Tom Quigley is a young photographer from Nottingham who loves taking skate photos in his hometown. When he’s not shooting incredible pictures, many of which have been used by Element, he works as the editor of Varial Magazine. He aspires to someday visit Barcelona to shoot awesome skate photos in its skateparks and streets. Well, Surfdome loves young and talented people so we caught up with Tom to find out more about his work, future plans and showcase some of his sick photos!
Hello Tom! First of all tell us a little bit about yourself. What was your initial attraction to skate photography?
Well I started snapping skateboarding when I was a kid. Not long after I first got a skateboard and was just skating curbs in my local area. I was initially just documenting what my mates and I were doing but it wasn’t long before I was reading magazines like Sidewalk and Document and being blown away by the images in those. That was definitely a healthy dose of inspiration – I’ve drawn from it ever since!
What’s the most recent project you’ve worked on?
Last year I published Varial Magazine, a small free publication of local skate photography, with images from myself and a handful of other contributors. I did two issues in 2013 that were available in skate shops and indoor skateparks around the East Midlands – I’m currently working on issue 3 now.
How long have you been skating? Any favourite skate spots?
I was 15 when I first got into skating back in the early 2000’s, but have always spent most of my time behind the camera! Here in Nottingham we have the relatively new Sneinton Market and Clifton skatepark which are both great for skating and shooting photos. London’s Southbank Undercroft is definitely this country’s most iconic skate spot, and I really hope the Long Live Southbank campaign is successful in preserving it from demolition.
You’re a graphic designer too. Where do you get inspiration from when you’re coming up with creative ideas?
Aside from other photographers; Shepard Fairey is probably my favourite artist – I love his style and sometimes wish I could spend more time creating graphic work. I’m really enjoying putting together magazines though and inspiration for that came from great independent publications like Allen Ying’s 43 Magazine over in America and London’s Grey Magazine.
Is there any dream location you’d like to take skate shots?
I’m hoping to see Europe sometime soon, maybe Barcelona – but I’d honestly just enjoy shooting somewhere new. I haven’t shot any skating outside of the UK before so having the chance to capture new spots, architecture and weather conditions etc would be great!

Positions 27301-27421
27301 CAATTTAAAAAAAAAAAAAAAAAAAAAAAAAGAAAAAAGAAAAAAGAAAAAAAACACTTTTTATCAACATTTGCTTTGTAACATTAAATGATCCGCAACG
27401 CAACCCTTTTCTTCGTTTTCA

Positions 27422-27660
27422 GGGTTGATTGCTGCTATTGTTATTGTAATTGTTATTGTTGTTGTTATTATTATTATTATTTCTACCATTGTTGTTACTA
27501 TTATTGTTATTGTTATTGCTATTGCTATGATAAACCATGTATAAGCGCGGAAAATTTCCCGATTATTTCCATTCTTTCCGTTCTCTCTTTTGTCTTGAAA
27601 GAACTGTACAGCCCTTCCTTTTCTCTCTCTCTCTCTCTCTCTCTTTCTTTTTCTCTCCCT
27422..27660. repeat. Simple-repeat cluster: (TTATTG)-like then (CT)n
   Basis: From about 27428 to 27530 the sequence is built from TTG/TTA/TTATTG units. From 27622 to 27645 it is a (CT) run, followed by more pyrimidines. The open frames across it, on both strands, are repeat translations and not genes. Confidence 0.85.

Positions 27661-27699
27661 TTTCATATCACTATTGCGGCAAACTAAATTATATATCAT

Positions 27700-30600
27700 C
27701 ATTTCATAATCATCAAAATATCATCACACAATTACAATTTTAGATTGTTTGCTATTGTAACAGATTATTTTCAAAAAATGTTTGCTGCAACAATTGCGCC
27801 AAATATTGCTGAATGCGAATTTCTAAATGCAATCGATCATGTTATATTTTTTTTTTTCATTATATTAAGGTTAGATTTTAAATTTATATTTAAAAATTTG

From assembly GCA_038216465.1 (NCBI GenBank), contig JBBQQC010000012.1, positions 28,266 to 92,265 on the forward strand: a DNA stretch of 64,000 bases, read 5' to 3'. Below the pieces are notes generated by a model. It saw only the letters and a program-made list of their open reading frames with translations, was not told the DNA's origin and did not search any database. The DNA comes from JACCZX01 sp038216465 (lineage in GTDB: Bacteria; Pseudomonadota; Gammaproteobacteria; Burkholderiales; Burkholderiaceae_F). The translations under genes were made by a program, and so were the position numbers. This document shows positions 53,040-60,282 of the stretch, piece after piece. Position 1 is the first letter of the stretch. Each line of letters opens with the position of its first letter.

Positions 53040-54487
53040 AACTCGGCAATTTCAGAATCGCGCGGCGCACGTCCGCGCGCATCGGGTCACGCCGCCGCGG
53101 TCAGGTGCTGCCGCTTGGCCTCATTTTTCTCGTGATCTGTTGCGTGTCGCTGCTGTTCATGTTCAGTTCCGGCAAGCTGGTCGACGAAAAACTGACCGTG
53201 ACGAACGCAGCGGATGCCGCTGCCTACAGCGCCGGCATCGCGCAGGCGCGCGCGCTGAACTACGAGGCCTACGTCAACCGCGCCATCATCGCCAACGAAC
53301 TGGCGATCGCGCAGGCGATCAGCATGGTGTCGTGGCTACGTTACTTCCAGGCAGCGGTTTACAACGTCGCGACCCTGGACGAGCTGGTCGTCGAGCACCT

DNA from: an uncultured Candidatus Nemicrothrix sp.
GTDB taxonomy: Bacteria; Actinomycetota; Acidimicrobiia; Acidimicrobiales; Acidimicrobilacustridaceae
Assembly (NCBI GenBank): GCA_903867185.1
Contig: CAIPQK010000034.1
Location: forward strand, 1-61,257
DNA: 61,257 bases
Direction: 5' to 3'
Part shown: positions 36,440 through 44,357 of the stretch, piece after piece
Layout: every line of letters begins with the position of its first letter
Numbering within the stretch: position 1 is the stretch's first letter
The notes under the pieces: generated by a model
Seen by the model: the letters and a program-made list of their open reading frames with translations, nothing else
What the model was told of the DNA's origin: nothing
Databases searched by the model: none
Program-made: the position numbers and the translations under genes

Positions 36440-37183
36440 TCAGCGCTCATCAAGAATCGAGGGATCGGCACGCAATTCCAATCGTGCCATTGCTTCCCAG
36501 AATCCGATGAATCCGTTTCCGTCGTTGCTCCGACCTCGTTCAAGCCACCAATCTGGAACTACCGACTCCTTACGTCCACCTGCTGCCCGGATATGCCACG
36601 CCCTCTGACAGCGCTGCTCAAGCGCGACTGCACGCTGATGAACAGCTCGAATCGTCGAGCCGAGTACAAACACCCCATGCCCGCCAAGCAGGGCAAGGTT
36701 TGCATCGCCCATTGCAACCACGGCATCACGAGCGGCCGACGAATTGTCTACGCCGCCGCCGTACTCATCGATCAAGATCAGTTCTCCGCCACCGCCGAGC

What challenges have you experienced as a photographer?
Being able to set up external flashes is difficult in busy skateparks without getting in people’s way, and I don’t enjoy shooting big competitions as much as it’s become too competitive with other aspiring photographers. It’s almost paparazzi-like with everyone trying to get the best angle. That’s why going out with a mate or two and shooting something is so much fun, especially if they’re skating street. You get total creative control over the shot, although as usual the weather is always the biggest challenge here in the UK!
What’s the skate scene like in Nottingham?
It’s been doing great recently; we’ve had a lot of parks built over the last few years which seem to have encouraged more kids to get into skating. We also finally got an indoor park just over a year ago, which is much needed in these winter months. Flo skatepark has also become an important stop in the UK, hosting the Element Make It Count competition and the UKSA Champs last year.
What’s the core message of your work?
I don’t know about a message, I guess I just want to illustrate skateboarding as best as I can and be as creative and unique as possible in the shots I’m taking. Documenting the scene is important I think, as well; photographers (and filmmakers) have always been an important part of growing the culture of skateboarding.
Any career highlights so far?
Seeing my photos used by Element, Adio & Mighty Healthy has been amazing, but shooting photos for local, independent companies is satisfying too – I’ve had the pleasure of working with Iron Column Skateboards, Steak Skateboards, Non-Stop and Forty Two skate shops to help spread the word of our local riders and businesses. Likewise, putting out an independent publication that people can enjoy for free is great. Seeing those disappear from shops and getting feedback from all over the country, including from Sidewalk Magazine, makes all the hard work worth it. Incidentally, if anyone wants to get involved with issue 3 of Varial, I’d love to hear from you!
What advice would you give to other aspiring young talents who want to follow the same path as you?
Shoot often, be critical of your own work and make a lot of friends in the skate industry!
Big thanks to Tom Quigley for the interview and his amazing photography. Surfdome wishes him luck with all his future plans.